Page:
Don’t mistake this approach for smoke and mirrors, though. The TA teams who are most successful in attracting (and retaining) candidates advocate radical honesty in the recruitment process, a policy that Propeller shares. “By the time you get to the end of the process, if we’ve done our job right, you will be 100% sure that Propeller is the place you want to be. And we will be 100% sure that you are the right fit for us,” says Chantelle.

The key takeaway? Make information about your company environment widely available online, and be as transparent as possible about your expectations.

Misrepresenting what you’re “selling” in the job market doesn’t benefit your company or your candidates. A heavily personalized recruitment experience is the best way to help both parties find their perfect match. (And, as it turns out, a recent LinkedIn study on trends in global talent agrees.)

 

By the time you get to the end of the process, if we’ve done our job right, you will be 100% sure that Propeller is the place you want to be. And we will be 100% sure that you are the right fit for us.

Hire unicorns and out-bid the competition with open communication

As anyone in TA knows, there’s pressure to fill open seats—but it’s also our responsibility to ensure that those seats end up filled by the right candidates. At Propeller, it all starts with proactive leadership training and helping hiring managers understand that, sometimes, perfect is actually better than good.

But what about the flip side, when a hiring manager is looking for a unicorn: a perfect candidate with a work history and skill set that probably doesn’t exist? For Chantelle, it’s the job of the talent acquisition team to at least try. They’ll throw everything at finding that perfect candidate, including the kitchen sink. 

Hopefully, those efforts pay off.

But if a month goes by with no measurable progress, they move to an escalation process or crisis mode, and make sure the hiring manager understands the why behind it. That escalation process involves asking: what have we done, and what more can we do?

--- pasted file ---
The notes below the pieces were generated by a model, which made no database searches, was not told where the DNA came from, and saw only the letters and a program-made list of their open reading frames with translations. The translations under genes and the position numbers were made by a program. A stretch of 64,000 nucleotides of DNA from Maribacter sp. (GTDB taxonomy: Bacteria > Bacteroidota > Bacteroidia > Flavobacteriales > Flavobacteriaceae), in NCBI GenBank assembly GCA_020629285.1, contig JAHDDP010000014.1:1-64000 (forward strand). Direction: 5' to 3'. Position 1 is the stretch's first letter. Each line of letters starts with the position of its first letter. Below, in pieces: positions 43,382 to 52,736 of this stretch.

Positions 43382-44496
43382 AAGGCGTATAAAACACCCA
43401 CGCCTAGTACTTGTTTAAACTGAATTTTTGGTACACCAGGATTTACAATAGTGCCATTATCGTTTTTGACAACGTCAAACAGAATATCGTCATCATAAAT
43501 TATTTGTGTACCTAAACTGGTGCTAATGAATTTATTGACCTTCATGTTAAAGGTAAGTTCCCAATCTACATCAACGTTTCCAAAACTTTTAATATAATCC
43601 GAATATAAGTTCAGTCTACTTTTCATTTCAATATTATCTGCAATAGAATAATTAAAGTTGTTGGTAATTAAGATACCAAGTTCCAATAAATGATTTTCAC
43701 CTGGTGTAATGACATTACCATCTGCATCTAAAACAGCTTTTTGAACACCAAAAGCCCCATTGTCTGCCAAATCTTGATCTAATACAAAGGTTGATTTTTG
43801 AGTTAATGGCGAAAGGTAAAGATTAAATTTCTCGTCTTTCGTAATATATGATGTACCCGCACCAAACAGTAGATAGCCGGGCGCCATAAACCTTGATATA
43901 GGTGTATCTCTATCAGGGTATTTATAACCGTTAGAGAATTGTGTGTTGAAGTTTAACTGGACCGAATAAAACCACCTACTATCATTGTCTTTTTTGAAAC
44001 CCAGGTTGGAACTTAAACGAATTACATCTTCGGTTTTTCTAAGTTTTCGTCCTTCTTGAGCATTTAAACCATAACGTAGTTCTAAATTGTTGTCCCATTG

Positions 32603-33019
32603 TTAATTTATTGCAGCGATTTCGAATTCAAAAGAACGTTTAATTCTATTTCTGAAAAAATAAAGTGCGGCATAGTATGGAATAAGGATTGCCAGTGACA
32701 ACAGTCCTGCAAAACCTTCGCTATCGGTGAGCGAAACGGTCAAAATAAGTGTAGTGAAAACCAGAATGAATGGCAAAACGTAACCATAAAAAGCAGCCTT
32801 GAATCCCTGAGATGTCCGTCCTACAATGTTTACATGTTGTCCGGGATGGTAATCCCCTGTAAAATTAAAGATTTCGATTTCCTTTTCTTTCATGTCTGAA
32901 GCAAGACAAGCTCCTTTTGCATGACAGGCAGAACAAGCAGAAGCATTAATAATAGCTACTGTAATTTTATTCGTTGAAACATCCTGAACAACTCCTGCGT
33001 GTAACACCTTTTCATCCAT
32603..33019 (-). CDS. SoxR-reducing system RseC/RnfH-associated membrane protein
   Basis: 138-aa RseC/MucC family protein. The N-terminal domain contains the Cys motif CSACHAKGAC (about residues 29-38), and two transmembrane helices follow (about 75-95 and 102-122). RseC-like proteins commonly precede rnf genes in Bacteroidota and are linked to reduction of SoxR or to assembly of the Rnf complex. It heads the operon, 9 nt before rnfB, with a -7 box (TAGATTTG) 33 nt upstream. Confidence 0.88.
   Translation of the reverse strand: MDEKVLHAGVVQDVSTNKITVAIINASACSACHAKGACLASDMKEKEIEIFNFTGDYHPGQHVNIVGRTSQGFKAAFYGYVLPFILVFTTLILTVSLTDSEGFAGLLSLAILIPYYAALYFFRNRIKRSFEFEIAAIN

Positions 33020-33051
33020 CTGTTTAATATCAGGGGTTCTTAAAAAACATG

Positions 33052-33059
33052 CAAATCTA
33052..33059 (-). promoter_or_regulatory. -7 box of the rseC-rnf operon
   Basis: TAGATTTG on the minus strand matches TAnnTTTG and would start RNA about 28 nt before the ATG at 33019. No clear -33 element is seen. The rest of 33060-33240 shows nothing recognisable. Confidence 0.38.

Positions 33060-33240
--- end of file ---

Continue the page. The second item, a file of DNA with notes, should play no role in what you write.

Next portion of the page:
For instance, if there are ten required criteria on the list and no one has checked all the boxes, you could strike one or two off the list to see who comes up. There’s a difference between filling a seat with just anyone and waiting forever for that unicorn.

Partnering and collaborating with hiring managers, instead of fighting them, has created strong cross-functional relationships at Propeller.

Which is just one way they fight off the competition when attracting those unicorns to the team. “We actually have more competitors vying for candidates than for customers,” says Chantelle with a laugh.

It’s no secret that small tech companies have exploded in the past few years—but the days of luring top talent to your startup with promises of free beer and a ping pong table are fading. Turns out, even Millennial and Gen Z candidates want more than that.

They want a career path at a company where they can shape their skills and make a measurable difference. A stepping stone between where they are now, and where they want their career to be.

And that, says Chantelle, is Propeller’s competitive edge. Candidates have the opportunity to make their mark—and that doesn’t happen everywhere. Apart from that, the hiring team all believe passionately in Propeller as a product, and that energy comes through to the candidates from the first conversation to the offer letter.

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About the author
Tom Hacquoil
Tom Hacquoil
Tom is the CEO at Pinpoint and he's passionate about building world-class teams.